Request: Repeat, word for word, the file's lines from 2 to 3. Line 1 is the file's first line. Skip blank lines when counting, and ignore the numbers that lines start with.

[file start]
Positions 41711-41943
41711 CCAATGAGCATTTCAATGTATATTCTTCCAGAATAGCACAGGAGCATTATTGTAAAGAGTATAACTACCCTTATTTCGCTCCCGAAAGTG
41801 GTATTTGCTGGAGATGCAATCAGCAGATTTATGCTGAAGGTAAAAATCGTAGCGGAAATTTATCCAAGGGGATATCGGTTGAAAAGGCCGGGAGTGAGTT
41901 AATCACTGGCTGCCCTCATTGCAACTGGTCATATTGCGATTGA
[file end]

41711 CCAATGAGCATTTCAATGTATATTCTTCCAGAATAGCACAGGAGCATTATTGTAAAGAGTATAACTACCCTTATTTCGCTCCCGAAAGTG
41801 GTATTTGCTGGAGATGCAATCAGCAGATTTATGCTGAAGGTAAAAATCGTAGCGGAAATTTATCCAAGGGGATATCGGTTGAAAAGGCCGGGAGTGAGTT